Recognition systems used by epithelial cells to respond to microbial exposure include the action of TLRs. These receptors are termed pattern-recognition receptors because they recognize repetitive patterns—that is, pathogen-associated molecular patterns (PAMPs), present on diverse microbes including Gram-positive and Gram-negative bacteria and viruses.37,38 The interaction of a TLR with its PAMP results in the activation of multiple intracellular signaling events such as NF-κB activation and subsequent production of cytokines such as IL-6, IL-8, and TNF-α.3941 The best studied TLR is TLR4, which acts as an lipopolysaccharide (LPS) receptor.42 In contrast, TLR2 is required for recognition of Gram-positive PAMPs including bacterial LTA and PGN.4346 Mutations in TLR2 are associated with severe mycobacterial, staphylococcal infection and lepromatous leprosy.4749 Further studies have shown that combinations of TLR molecules are necessary for recognition of certain PAMPs. For example, recognition of PGN requires combined expression of TLR2 and -6.37,49,50

Relatively little is known about the role of TLR2 signaling in the cornea. In this study, we investigated how human corneal epithelial cells (HCECs) react to S. aureus and its exoproducts. We demonstrated that HCECs express TLR2 and -6 mRNA and respond to live S. aureus, its exoproducts, and PGN, but not LTA, by triggering activation of MAPKs and NF-κB signaling pathways. HCECs also responded by subsequent expression and secretion of proinflammatory cytokines as well as antimicrobial peptide hBD2. Thus, our results highlight the potential role of the epithelium in sensing the presence of Gram-positive bacteria and providing signals that activate the defense mechanism of the cornea.

Materials and Methods

Reagents and Antibodies

LTA from S. aureus, which was repurified by phenolic extraction to remove any residual endotoxin,51,52 was kindly provided by Siegfried Morath (University of Konstanz, Konstanz, Germany). Peptidoglycan (PGN) was purchased from Fluka Biochemika/Sigma-Aldrich (Buchs, Switzerland). This product has been shown to contain less than 0.0025 ng/mg endotoxin and are insensitive to polymixin B (binding to and inhibiting LPS).53,54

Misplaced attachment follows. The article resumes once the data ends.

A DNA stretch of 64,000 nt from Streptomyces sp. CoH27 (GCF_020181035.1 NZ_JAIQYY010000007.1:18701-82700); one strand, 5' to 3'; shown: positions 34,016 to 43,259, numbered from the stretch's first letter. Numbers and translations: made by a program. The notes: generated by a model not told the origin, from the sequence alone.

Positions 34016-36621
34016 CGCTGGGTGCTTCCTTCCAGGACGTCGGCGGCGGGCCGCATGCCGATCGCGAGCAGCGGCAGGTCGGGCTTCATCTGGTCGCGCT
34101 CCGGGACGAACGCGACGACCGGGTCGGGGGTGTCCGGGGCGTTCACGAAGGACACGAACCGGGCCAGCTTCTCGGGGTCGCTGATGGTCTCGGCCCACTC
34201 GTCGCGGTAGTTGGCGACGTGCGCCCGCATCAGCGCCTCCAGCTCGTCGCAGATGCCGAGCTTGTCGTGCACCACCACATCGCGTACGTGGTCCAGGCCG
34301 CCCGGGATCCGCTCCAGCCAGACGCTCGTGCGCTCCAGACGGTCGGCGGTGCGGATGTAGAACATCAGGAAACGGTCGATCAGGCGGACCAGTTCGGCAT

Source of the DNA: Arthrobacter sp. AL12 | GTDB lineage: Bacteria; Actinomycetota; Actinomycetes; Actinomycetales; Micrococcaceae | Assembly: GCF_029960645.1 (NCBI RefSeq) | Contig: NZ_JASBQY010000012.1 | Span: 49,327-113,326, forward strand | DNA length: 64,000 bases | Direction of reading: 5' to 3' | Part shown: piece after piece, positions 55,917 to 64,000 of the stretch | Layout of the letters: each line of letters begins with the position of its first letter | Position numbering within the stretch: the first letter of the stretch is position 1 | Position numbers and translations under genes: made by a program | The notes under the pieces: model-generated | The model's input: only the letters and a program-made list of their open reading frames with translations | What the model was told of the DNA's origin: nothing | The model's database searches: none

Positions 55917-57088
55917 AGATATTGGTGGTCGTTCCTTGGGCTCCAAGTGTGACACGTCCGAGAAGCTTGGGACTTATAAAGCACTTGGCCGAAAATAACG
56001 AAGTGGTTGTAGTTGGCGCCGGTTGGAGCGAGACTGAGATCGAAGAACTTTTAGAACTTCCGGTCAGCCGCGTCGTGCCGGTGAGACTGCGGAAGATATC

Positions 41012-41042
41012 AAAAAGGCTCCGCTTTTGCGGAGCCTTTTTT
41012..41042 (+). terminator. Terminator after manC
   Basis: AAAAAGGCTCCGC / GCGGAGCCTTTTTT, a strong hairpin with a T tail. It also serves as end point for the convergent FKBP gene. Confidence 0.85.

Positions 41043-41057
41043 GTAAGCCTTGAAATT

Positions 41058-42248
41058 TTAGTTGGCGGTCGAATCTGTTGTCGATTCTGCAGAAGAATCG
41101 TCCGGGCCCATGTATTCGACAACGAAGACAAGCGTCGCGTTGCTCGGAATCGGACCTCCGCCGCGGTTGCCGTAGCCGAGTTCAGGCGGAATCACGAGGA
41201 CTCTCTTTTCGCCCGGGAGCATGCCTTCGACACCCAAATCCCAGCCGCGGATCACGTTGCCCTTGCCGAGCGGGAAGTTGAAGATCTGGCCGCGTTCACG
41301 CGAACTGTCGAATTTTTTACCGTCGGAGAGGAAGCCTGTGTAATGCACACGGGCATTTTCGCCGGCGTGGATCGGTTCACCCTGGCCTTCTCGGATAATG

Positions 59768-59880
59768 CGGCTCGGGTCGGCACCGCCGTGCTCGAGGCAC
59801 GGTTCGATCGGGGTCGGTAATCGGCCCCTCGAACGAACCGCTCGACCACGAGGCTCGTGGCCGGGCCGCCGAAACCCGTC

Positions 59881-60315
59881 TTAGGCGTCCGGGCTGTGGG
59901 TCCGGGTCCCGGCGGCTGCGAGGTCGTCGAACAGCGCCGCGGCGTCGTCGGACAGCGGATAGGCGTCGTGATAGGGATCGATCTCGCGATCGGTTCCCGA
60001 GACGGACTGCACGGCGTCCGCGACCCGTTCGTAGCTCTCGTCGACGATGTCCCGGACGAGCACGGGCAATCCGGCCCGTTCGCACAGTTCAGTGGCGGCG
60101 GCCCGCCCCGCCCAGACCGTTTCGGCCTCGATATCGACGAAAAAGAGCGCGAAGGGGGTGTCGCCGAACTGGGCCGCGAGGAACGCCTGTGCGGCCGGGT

Anti-phospho-p38 MAPK mAb, anti-p38 antibody, anti-phspho JNK, anti-JNK antibody, anti-phospho-IκB-α, and anti-IκB-α antibodies were purchased from Cell Signaling Technology (Beverly, MA). Recombinant human β-defensin-2 protein and polyclonal anti-hBD-2 antibody was obtained from Santa Cruz Biotechnology (Santa Cruz, CA).

S. aureus Strain and Preparation of Bacterial-Conditioned Medium

S. aureus (strain 8325-4; a gift of John J. Indolo, Department of Microbiology and Immunology, University of Oklahoma Health Sciences Center, Oklahoma City, OK) was maintained in tryptic soy broth (TSB; Sigma-Aldrich, St. Louis, MO). Before experimentation, bacteria were inoculated in 5 mL of TSB and incubated at 37°C until they reached midlogarithmic phase (optic density at 600 nm ([D600] ≤0.5). Bacteria were centrifuged and resuspended in prewarmed PBS to the desired cell density for inoculation of corneal epithelium cell cultures at a multiplicity of infection (MOI) of ~50 bacteria per cell, which was shown to be the lowest dose that stimulates optimal activation of signaling pathways in HCECs. Heat-killed bacteria were prepared in the same manner, but after suspension in PBS, they were heated to 80°C for 10 minutes and were assessed for nonviability by plating on TSB agar plates.

To prepare bacterial-conditioned medium, a chemically defined medium for staphylococci was used, and staphylococci grew as rapidly and reached high density in this medium as in tryptic soy broth.55 This medium is known to enhance the production of cell-wall–associated products.56 It consisted of five solutions. Solution 1 contained 20.1 g L-aspartic acid, L-Na2HPO4·12H2O; 3 g KH2PO4; 150 mg each of glutamic acid, L-isoleucine, L-leucine, L-proline, L-threonine, and L-valine; 100 mg each of L-alanine, L-arginine, glycine, L-histidine, L-lysine, L-methionine, L-phenylalanine, L-serine, L-tryptophan, and L-tyrosine; and 50 mg L-cystine, dissolved in 700 mL distilled water with pH adjusted to 7.2. Solution 2 contained 0.1 mg biotin, 2 mg nicotinic acid, 2 mg D-pantothenic acid, 4 mg pyridoxal, 4 mg pyridoxamine dihydrochloride, 2 mg riboflavin, and 2 mg thiamine hydrochloride dissolved in 100 mL distilled water. Solution 3 contained 20 mg adenine sulfate and 20 mg guanine hydrochloride dissolved in 0.1 M HCl with volume adjusted to 50 mL with distilled water. Solution 4 contained 10 mg CaCl2·6H2O, 5 mg MnSO4, and 3 mg (NH4)2 SO4·FeSO4·6H2O dissolved in 10 mL of 0.1 M HCl. Solution 5 contained 10 g glucose and 500 mg MgSO4·7H2O dissolved in 100 mL distilled water. Solutions 1 to 4 were mixed, and the volume was adjusted to 900 mL with distilled water. The mixed solution and solution 5 were autoclaved separately, and the two solutions were mixed before use. This medium was inoculated with bacteria from an agar plate and incubated overnight at 37°C with shaking. Subsequently, 1 mL of this growth culture was added to 25 mL of fresh medium and incubated at 37°C with constant shaking (150 rpm) for 8 to 10 hours, and bacterial growth was monitored by taking aliquots and measuring OD600 at various time intervals. The culture was stopped at late-logarithmic phase (OD600 ≤ 1). Bacteria were removed by centrifugation at 12,000g for 30 minutes, and the supernatant was filtered through a 0.2-μm filter. The resultant conditioned medium was assessed for its cytotoxic effects on epithelial cells by serial dilutions, and 1:8 or higher dilutions were found to have no significant effects on cell morphology after 24 hours’ incubation. Thus, 1:10 dilution was used to challenge HCECs and THP-1 cells.